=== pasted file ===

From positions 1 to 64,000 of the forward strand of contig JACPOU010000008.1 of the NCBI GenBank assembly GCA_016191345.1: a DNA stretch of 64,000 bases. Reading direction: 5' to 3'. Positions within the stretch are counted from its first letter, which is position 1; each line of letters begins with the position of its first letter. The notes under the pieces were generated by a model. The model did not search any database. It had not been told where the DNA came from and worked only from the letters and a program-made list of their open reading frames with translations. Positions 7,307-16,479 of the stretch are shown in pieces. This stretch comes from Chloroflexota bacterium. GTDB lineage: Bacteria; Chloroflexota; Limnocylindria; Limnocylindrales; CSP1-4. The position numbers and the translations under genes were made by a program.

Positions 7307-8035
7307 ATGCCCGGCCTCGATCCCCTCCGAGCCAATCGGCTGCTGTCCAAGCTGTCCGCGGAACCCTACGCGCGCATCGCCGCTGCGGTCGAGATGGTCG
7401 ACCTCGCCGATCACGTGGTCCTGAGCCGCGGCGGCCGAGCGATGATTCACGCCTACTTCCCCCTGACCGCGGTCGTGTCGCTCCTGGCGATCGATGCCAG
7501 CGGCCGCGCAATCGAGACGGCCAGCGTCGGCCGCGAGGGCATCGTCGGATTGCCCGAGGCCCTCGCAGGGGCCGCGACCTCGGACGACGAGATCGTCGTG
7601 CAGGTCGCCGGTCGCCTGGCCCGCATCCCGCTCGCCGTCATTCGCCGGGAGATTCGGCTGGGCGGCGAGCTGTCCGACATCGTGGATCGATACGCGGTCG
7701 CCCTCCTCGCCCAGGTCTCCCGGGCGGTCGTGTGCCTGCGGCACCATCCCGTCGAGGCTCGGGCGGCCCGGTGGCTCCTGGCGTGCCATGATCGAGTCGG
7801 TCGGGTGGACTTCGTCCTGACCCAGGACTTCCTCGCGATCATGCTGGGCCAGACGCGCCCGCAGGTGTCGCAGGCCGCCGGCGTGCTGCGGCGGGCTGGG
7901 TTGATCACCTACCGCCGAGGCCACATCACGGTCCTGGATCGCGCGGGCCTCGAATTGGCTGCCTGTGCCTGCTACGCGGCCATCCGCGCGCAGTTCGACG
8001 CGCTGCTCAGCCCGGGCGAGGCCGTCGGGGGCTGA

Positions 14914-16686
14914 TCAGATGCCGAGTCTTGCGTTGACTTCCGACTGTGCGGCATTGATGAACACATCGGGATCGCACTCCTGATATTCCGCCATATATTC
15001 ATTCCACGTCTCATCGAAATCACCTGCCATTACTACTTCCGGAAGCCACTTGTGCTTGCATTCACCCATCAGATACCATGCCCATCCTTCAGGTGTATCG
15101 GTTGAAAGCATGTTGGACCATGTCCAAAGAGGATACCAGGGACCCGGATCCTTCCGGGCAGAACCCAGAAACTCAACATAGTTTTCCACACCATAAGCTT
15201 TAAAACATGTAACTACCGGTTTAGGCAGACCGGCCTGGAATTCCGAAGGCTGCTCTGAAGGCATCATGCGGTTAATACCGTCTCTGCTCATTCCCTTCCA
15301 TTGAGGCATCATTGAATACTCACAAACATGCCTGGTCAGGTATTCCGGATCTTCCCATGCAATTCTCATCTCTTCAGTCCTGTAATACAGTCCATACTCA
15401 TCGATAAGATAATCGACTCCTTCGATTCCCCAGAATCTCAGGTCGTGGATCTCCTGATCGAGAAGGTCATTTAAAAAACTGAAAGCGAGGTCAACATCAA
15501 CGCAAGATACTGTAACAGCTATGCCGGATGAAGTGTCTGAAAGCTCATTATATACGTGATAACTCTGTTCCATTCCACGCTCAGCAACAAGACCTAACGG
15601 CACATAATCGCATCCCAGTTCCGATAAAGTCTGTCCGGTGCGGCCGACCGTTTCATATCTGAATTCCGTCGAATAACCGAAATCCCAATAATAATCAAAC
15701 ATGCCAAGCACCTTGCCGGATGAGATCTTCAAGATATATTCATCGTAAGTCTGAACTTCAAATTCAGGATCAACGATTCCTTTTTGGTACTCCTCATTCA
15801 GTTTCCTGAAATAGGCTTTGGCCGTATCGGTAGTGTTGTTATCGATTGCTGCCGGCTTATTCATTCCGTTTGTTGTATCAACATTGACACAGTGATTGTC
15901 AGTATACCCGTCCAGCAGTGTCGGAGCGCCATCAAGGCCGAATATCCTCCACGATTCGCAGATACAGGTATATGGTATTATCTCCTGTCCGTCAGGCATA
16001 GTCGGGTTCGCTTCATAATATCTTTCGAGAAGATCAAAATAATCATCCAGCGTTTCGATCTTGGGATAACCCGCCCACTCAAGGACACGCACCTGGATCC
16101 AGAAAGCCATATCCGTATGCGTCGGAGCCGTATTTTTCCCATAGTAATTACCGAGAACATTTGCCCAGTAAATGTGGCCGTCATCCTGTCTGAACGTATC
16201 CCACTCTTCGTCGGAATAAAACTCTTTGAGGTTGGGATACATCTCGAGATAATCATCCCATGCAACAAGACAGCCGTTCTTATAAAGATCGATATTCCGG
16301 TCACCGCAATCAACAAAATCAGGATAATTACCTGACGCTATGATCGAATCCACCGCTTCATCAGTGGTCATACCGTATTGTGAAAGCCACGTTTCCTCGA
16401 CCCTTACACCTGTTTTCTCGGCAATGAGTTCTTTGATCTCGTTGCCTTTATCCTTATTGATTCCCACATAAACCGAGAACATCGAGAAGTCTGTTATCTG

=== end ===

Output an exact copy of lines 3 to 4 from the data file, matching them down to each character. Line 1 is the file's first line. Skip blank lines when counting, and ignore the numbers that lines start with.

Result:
7307 ATGCCCGGCCTCGATCCCCTCCGAGCCAATCGGCTGCTGTCCAAGCTGTCCGCGGAACCCTACGCGCGCATCGCCGCTGCGGTCGAGATGGTCG
7401 ACCTCGCCGATCACGTGGTCCTGAGCCGCGGCGGCCGAGCGATGATTCACGCCTACTTCCCCCTGACCGCGGTCGTGTCGCTCCTGGCGATCGATGCCAG